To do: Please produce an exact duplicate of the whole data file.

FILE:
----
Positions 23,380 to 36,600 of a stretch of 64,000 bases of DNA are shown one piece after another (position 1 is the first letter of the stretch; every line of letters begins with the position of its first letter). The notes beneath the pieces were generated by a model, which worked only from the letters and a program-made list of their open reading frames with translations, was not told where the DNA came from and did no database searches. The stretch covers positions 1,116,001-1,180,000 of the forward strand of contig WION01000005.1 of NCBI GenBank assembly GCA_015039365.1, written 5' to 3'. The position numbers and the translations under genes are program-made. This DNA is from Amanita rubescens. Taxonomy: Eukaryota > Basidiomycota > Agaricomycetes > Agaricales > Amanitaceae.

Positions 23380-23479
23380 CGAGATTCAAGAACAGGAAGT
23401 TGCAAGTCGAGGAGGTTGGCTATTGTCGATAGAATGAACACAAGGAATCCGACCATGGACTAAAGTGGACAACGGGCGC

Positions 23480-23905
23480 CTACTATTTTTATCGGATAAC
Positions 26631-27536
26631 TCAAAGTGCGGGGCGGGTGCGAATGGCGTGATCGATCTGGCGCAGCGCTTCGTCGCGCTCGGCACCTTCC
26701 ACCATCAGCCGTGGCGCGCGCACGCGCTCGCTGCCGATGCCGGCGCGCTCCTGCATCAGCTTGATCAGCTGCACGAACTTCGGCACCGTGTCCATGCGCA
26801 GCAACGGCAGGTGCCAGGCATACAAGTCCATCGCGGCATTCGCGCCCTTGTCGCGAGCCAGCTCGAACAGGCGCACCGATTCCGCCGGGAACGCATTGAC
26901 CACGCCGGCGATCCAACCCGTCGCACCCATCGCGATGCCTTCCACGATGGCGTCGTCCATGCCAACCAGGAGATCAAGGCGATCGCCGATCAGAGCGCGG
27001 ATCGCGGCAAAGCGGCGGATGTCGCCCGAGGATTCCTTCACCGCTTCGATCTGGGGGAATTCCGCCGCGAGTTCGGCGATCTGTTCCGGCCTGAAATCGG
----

Positions 23,380 to 36,600 of a stretch of 64,000 bases of DNA are shown one piece after another (position 1 is the first letter of the stretch; every line of letters begins with the position of its first letter). The notes beneath the pieces were generated by a model, which worked only from the letters and a program-made list of their open reading frames with translations, was not told where the DNA came from and did no database searches. The stretch covers positions 1,116,001-1,180,000 of the forward strand of contig WION01000005.1 of NCBI GenBank assembly GCA_015039365.1, written 5' to 3'. The position numbers and the translations under genes are program-made. This DNA is from Amanita rubescens. Taxonomy: Eukaryota > Basidiomycota > Agaricomycetes > Agaricales > Amanitaceae.

Positions 23380-23479
23380 CGAGATTCAAGAACAGGAAGT
23401 TGCAAGTCGAGGAGGTTGGCTATTGTCGATAGAATGAACACAAGGAATCCGACCATGGACTAAAGTGGACAACGGGCGC

Positions 23480-23905
23480 CTACTATTTTTATCGGATAAC
Positions 26631-27536
26631 TCAAAGTGCGGGGCGGGTGCGAATGGCGTGATCGATCTGGCGCAGCGCTTCGTCGCGCTCGGCACCTTCC
26701 ACCATCAGCCGTGGCGCGCGCACGCGCTCGCTGCCGATGCCGGCGCGCTCCTGCATCAGCTTGATCAGCTGCACGAACTTCGGCACCGTGTCCATGCGCA
26801 GCAACGGCAGGTGCCAGGCATACAAGTCCATCGCGGCATTCGCGCCCTTGTCGCGAGCCAGCTCGAACAGGCGCACCGATTCCGCCGGGAACGCATTGAC
26901 CACGCCGGCGATCCAACCCGTCGCACCCATCGCGATGCCTTCCACGATGGCGTCGTCCATGCCAACCAGGAGATCAAGGCGATCGCCGATCAGAGCGCGG
27001 ATCGCGGCAAAGCGGCGGATGTCGCCCGAGGATTCCTTCACCGCTTCGATCTGGGGGAATTCCGCCGCGAGTTCGGCGATCTGTTCCGGCCTGAAATCGG